History beckons for favourite taekwondo exponent Panipak
Five years after her "heartbreaking" finish at Rio where she settled for bronze, taekwondo exponent Panipak Wongpattanakit gets another chance to win a historic gold medal for Thailand on Saturday.
While a bronze medal is too good to be true for most athletes from the Kingdom, it was not enough for the then teenage warrior who had been tipped to claim the top prize at the 2016 Games.
Panipak, now 23, almost quit after returning home from her Olympic debut.
The Surat Thani native, under the guidance of national coach Choi Young-Seok, was so disheartened by her failure to win gold that she turned her back on the sport for two months.
"I had a really good chance in Rio but in a fraction of a second, I blew it. I was so disappointed and I told my coach I did not want to keep going. But after two months, I really missed taekwondo and resumed training," Panipak said.
Now a better fighter with more experience, the 2015 and 2019 world champion is favourite in the women's 49kg division and considered the country's best bet for gold at Tokyo.
As the top-ranked star in the category, the reigning Asian Games champion will walk into Makuhari Messe Convention Centre as the woman to beat.
However, the six-time World Grand Prix gold medallist shows no sign of buckling under the huge weight of expectation she is shouldering.
"People think that I have a high chance of winning gold but I don't feel under pressure from their expectations," said Panipak, who is nicknamed "Tennis".
"I'm handling all the pressure comfortably. I try to enjoy the game in every match and don't underestimate opponents.
"To me, everything from the competition, the opponents and my coach is the same as usual. Although I am the number one, I start each bout with a score of zero like everybody else. There is nothing new."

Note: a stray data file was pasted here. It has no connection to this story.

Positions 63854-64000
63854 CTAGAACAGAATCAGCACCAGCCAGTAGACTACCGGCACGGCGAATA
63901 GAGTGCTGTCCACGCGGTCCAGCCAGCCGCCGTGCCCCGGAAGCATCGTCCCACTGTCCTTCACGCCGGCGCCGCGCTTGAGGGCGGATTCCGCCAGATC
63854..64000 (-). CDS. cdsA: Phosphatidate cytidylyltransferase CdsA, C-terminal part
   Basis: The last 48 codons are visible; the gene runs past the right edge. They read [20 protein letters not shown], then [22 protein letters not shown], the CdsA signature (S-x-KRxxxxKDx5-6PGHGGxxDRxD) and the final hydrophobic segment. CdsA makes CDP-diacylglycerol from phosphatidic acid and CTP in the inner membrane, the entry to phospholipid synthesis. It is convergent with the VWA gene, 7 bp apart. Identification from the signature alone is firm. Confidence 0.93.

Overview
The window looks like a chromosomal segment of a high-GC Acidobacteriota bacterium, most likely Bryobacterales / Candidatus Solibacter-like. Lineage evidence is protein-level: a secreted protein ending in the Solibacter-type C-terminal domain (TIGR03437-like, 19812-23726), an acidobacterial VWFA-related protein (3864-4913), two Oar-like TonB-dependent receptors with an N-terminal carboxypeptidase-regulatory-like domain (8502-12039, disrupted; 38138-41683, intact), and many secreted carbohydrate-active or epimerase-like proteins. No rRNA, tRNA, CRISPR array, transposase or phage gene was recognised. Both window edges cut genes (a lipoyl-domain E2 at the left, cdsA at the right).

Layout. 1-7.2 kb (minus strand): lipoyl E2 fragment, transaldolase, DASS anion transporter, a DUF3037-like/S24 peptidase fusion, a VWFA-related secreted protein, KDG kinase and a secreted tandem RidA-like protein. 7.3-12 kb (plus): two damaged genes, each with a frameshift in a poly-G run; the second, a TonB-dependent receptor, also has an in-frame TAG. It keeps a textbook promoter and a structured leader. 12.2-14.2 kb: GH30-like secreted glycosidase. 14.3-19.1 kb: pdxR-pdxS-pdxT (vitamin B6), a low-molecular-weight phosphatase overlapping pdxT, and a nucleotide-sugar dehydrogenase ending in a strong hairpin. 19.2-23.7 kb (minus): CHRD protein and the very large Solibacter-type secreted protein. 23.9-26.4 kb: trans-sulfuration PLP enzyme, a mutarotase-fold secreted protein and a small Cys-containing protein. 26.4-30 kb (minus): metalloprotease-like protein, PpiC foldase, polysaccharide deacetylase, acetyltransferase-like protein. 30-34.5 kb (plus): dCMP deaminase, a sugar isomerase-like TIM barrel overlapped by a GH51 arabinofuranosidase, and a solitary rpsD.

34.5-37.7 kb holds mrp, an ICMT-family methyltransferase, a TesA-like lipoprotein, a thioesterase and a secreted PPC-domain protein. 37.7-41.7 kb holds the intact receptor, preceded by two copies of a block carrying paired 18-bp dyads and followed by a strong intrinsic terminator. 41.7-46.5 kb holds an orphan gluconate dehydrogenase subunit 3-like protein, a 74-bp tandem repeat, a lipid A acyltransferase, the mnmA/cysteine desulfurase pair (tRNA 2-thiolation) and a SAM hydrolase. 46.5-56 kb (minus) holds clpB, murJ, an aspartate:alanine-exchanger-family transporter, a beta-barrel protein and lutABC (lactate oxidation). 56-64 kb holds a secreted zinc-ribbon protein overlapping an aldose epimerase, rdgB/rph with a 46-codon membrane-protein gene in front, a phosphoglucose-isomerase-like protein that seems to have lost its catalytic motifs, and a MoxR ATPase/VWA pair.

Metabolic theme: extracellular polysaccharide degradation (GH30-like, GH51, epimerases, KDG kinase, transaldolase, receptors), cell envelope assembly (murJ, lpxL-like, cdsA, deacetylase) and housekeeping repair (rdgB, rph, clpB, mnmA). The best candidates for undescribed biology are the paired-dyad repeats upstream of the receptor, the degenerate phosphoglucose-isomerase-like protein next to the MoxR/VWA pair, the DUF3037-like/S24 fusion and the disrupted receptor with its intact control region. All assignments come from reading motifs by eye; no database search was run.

If she goes all the way in Tokyo, she will become Thailand's first champion of the 2020 Games and first Olympic gold medallist in taekwondo.
Thailand so far have won Olympic golds in only two sports -- weightlifting (five) and boxing (four).
Though some experts pick South Korea's Sim Jae-Young over Panipak in the race for gold, the Thai camp is not worried about this.
Her handlers believe Taiwan's Su Po-ya looks more dangerous than Sim.
Former world champion Chutchawal Khawlaor, now a member of the national team's coaching staff, said Sim is the best in the 46kg division but has lost to Panipak twice in the 49kg class.
Sim and Su are expected to meet in the quarter-finals in Tokyo with the winner slated to face Panipak in the semi-finals.
"Su is good and tall and I think it is difficult for Sim to get past her," said Chatchawal. "I believe she is Panipak's most dangerous opponent in Tokyo."
The Tokyo Games is being held without spectators and Choi sees this as an advantage for his two athletes -- the other being Ramnarong Sawekwiharee in the men's 58kg.
"The competition venue is quite big and it would be very noisy with spectators," Choi, who has been Thailand's head coach since 2002.
"Without fans, our athletes will become less nervous and be able to concentrate better."
The South Korean coach's ultimate dream is to produce a Thai Olympic champion, and his long wait may end today.
Pimol Srivikorn, president of the Taekwondo Association of Thailand, is confident that the wait will be over in Tokyo. "It's time for us to win an Olympic gold medal," he said.
Ramnarong, who is seen as a dark horse in the men's 58kg, will also be in action today.